Demi Lovato has long been outspoken about what it’s like living with addiction, bulimia and bipolar disorder, particularly in the wake of her time in rehab. Now the singer/actress is doing even more to give others the resources to become healthy by becoming a co-owner of CAST Centers, the same group of rehabilitation centers she turned to for help.
Demi told CBS’s “Sunday Morning” correspondent Tracy Smith that, even though she wasn’t exactly the most receptive patient to ever walk through the facility’s doors (“Yeah, I was a nightmare,” she said.), she ultimately benefitted from the experience and now wants to now do her part to help others find that same peace:
“It sounds ridiculous but, like, I kind of made a pact with God. And I don’t even think you’re supposed to do that, but I was, like, I promised, ‘If you make me a singer one day, I’m going to use my voice for so much more than singing, and I’m going to help people with it.”
Since the report of its first case from China to the World Health Organization (WHO), the coronavirus has claimed more than 1.1 million lives across the globe. In the United States alone, there have been more than 219,000 deaths according to the Johns Hopkins University Center for Systems Science and Engineering. So of course, scientists and doctors across the globe are on the hunt for a coronavirus treatment. Amongst them includes 14-year-old Anika Chebrolu.
The student from Frisco, Texas recently won the 2020 3M Young Scientist Challenge for a discovery that could prove helpful in giving potential therapy to Covid-19.
Chebrolu won the 2020 3M Young Scientist Challenge for a design that utilizes in-silico methodology “to discover a lead molecule that can selectively bind to the spike protein of the SARS-CoV-2 virus.”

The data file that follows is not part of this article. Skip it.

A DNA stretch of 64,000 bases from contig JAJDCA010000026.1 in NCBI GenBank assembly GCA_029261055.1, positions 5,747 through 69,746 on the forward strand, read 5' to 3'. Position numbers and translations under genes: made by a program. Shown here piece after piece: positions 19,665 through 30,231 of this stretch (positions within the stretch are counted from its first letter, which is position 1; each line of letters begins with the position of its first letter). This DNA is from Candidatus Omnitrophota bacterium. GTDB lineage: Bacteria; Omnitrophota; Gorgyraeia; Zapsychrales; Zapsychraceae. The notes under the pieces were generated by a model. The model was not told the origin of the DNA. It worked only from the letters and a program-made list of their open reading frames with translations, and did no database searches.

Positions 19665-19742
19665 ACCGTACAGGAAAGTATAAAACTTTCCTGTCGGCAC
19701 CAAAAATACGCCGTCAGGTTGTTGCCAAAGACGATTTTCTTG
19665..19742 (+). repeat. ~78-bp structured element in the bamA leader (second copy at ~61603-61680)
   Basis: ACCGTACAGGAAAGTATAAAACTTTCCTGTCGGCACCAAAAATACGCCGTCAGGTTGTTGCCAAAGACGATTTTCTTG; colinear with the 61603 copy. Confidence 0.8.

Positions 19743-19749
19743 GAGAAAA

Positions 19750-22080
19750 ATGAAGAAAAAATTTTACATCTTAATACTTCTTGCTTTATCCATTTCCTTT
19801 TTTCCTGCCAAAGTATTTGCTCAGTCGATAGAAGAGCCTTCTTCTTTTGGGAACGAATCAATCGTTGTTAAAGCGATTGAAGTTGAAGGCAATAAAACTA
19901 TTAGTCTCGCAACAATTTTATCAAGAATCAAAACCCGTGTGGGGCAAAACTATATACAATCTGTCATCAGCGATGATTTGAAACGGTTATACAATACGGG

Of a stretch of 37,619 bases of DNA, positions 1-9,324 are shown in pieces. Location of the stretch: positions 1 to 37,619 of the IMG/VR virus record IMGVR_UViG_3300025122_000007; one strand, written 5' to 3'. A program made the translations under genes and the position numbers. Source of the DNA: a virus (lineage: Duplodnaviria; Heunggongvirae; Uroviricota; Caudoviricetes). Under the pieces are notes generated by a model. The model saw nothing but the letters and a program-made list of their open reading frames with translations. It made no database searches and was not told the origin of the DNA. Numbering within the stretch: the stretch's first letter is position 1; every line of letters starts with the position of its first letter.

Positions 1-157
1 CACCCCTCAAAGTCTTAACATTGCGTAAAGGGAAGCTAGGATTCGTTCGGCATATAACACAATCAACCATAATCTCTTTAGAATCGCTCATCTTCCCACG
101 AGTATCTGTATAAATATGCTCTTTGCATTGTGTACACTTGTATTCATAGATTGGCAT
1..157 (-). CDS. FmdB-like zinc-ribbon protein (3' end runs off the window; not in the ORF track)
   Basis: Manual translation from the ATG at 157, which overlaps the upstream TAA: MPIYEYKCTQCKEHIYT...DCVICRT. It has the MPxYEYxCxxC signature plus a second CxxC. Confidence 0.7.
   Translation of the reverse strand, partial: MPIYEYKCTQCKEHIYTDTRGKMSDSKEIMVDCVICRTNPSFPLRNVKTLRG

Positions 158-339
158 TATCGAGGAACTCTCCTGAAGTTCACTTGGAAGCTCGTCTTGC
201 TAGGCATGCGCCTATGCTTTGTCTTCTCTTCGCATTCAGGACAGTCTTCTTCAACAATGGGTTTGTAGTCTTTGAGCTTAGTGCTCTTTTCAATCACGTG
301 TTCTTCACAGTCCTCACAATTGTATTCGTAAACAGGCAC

“The last two days, I saw that there is a lot of media hype about my project since it involves the SARS-CoV-2 virus and it reflects our collective hopes to end this pandemic as I, like everyone else, wish that we go back to our normal lives soon,” Chebrolu told CNN in an interveiw.
The Indian American teen submitted her project when she was in 8th grade, initially not intending at all for it to be centered on finding a cure for Covid-19. According to CNN, her initial goal had been to use in-silico methods to identify a lead compound that would attach to a protein of the influenza virus.
“After spending so much time researching about pandemics, viruses and drug discovery, it was crazy to think that I was actually living through something like this,” Anika explained.”Because of the immense severity of the Covid-19 pandemic and the drastic impact it had made on the world in such a short time, I, with the help of my mentor, changed directions to target the SARS-CoV-2 virus.”
Speaking to CNN, Chebrolu explained that she had been driven to find cures to viruses after learning about the 1918 flu pandemic and discovering that nearly 2 million people die from the flu despite annual vaccinations and anti-influenza drugs.
“Anika has an inquisitive mind and used her curiosity to ask questions about a vaccine for Covid-19,” Cindy Moss, a physician and judge for the 3M Young Scientist Challenge, told CNN. “Her work was comprehensive and examined numerous databases. She also developed an understanding of the innovation process and is a masterful communicator. Her willingness to use her time and talent to help make the world a better place gives us all hope.”